Graham predicts controversial Trump court picks will clear panel

Graham predicts controversial Trump court picks will clear panel
© Greg Nash
Senate Judiciary Committee Chairman Lindsey GrahamLindsey Olin GrahamRestlessness, light rule-breaking and milk spotted on Senate floor as impeachment trial rolls on Senator-jurors who may not be impartial? Remove them for cause Broad, bipartisan rebuke for proposal to pull troops from Africa MORE (R-S.C.) said on Tuesday that he believes two controversial circuit court picks who have been in limbo for weeks will be able to clear his panel. 
 
Graham is scheduled to give the 5th Circuit nominee, Judge Halil Suleyman Ozerden, and the 2nd Circuit nominee, Steven Menashi, a committee vote on Thursday. A vote has been delayed multiple times because of GOP pushback. 
 
"Yes, I do," Graham said when asked if he thinks Ozerden can clear the committee. 
 
 
Given the committee's 12-10 division, that means he will need support from Democrats to get a majority. 
 
Pressed about whether Democrats would vote for him, Graham added, "I'm hoping so. I think he's a well-qualified nominee."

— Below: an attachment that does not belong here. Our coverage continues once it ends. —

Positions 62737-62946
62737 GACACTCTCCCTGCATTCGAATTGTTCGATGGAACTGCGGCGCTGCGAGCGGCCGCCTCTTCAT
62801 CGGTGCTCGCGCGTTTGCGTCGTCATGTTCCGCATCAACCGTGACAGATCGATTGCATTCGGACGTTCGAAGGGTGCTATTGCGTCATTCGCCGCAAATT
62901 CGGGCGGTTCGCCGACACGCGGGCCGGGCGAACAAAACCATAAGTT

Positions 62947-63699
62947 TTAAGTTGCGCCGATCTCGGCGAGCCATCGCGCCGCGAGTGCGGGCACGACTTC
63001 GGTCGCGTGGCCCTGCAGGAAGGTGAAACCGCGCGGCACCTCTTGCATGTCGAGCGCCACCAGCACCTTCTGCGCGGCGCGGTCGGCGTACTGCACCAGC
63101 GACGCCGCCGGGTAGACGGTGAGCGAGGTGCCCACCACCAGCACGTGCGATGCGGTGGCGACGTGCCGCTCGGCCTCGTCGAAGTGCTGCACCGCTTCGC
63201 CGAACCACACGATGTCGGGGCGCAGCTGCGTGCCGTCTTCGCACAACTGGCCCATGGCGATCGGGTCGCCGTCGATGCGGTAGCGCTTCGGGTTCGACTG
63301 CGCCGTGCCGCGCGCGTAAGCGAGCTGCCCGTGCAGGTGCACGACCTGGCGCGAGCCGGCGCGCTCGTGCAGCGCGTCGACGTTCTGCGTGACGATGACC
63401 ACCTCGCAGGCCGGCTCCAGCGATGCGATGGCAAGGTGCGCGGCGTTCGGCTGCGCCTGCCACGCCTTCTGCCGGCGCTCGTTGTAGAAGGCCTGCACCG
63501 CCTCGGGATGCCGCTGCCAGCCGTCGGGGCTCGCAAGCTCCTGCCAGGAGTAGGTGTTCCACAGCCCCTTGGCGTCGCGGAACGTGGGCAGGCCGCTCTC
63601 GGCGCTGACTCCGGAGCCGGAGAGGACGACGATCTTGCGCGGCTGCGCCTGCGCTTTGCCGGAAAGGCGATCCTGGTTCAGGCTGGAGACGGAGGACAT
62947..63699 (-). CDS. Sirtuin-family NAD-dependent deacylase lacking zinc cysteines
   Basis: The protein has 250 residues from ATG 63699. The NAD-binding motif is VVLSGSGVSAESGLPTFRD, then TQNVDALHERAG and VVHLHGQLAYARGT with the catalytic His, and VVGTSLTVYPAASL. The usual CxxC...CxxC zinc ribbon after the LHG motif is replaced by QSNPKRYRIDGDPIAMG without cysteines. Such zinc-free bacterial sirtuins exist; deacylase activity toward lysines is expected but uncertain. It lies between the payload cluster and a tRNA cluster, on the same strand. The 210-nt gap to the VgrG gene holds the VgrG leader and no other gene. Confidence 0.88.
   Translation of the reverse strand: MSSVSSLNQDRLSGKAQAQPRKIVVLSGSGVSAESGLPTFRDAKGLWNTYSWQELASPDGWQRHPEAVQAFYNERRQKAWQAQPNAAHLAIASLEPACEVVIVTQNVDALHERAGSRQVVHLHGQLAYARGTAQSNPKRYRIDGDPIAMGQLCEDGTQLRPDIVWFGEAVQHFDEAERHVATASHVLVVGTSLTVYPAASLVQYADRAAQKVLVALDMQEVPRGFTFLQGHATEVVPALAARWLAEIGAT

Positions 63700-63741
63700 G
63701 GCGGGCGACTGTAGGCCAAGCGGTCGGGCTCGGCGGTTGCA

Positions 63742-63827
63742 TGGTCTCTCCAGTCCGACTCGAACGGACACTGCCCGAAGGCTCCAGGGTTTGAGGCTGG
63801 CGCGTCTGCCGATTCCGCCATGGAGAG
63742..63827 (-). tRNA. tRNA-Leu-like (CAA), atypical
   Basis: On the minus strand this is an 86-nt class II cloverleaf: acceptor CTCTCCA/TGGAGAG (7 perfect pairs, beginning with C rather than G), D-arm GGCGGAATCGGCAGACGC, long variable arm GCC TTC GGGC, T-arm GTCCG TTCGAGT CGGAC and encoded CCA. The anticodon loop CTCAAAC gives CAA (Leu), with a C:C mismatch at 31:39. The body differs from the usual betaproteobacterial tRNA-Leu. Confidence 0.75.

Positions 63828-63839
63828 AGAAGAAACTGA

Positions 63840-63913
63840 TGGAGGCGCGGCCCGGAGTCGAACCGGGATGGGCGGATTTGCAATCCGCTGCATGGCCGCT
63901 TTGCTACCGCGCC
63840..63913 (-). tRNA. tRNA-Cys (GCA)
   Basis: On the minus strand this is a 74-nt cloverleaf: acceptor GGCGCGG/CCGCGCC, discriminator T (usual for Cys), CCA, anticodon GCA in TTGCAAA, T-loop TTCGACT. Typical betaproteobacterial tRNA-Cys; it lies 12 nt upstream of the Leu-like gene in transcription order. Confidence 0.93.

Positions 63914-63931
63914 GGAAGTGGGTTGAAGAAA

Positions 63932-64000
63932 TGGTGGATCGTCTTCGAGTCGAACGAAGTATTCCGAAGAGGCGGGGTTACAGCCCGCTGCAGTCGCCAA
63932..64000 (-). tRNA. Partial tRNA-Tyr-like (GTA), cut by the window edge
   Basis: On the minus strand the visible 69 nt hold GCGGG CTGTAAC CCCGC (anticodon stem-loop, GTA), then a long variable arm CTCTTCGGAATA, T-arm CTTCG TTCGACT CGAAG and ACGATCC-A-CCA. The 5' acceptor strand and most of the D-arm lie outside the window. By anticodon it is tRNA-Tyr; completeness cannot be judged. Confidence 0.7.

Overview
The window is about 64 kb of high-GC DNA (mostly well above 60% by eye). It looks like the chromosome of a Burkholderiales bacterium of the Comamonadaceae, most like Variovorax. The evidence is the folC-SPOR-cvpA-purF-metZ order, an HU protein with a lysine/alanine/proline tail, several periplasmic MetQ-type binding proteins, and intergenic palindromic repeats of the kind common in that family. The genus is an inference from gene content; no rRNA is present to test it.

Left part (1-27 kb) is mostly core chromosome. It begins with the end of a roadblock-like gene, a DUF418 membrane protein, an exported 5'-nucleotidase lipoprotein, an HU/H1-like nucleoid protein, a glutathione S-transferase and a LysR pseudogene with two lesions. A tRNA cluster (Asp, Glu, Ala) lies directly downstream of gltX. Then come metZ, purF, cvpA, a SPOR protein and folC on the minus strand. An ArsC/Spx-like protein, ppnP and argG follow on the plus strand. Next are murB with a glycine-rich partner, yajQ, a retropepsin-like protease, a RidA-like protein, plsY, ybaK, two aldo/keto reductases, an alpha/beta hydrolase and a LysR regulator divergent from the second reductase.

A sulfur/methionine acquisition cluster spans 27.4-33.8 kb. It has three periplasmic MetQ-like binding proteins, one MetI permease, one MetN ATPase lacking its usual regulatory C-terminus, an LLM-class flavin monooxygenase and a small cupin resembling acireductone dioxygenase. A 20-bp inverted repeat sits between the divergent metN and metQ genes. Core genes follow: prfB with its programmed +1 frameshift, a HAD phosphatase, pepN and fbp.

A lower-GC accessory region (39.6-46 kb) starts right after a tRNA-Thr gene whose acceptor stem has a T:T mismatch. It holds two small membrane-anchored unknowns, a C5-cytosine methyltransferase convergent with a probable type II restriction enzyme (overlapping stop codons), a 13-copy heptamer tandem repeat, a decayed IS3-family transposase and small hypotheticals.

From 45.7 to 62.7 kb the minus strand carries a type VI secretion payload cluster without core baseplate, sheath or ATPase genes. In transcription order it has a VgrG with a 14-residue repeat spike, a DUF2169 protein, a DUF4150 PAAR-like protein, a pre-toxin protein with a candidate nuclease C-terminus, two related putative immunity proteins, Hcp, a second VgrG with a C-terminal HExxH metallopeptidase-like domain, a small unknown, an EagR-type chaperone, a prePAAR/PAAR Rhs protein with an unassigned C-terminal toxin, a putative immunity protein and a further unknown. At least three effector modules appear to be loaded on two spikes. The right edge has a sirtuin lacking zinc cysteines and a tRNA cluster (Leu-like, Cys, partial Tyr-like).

No Democrats have said they will vote for Ozerden, who has garnered criticism from Republicans who question his conservative credentials and his dismissal of a case involving ObamaCare’s birth control mandate.
 
 
Unlike Ozerden, no GOP senator on the committee has said they will oppose Menashi. Sen. Susan CollinsSusan Margaret CollinsThe Hill's Morning Report - House prosecutes Trump as 'lawless,' 'corrupt' Tensions between McConnell and Schumer run high as trial gains momentum No. 2 GOP leader eyes Wednesday of next week for possible votes on witnesses MORE (R-Maine), who is not on the committee, has said she will oppose him on the Senate floor. 
 
But Menashi's nomination has been in limbo as Sen. John KennedyJohn Neely KennedyMORE (R-La.), a member of the Senate Judiciary Committee, has weighed the nomination. 
 
Kennedy sent a warning shot to Menashi in September after the court pick sparked bipartisan frustration for refusing to answer questions about his work in the Trump administration. 
 
"He may be Oliver Wendell Scalia but I can't tell because he won't answer my questions," Kennedy said, referring to former Supreme Court Justices Oliver Wendell Holmes and Antonin Scalia. "The burden of proof is on him. If someone gets mad at that, they need to call somebody who cares, because that is my job and I'm tired of them playing games."
 
Kennedy told The Hill on Tuesday that he has not yet made a decision on Menashi but that he's been reading over his previous writings. 
 
Graham predicated that Menashi will clear the committee along party lines, meaning Kennedy's support would be crucial. 
 
"Yeah, I think he'll make it too," Graham said. "I don't think he'll get any bipartisan support."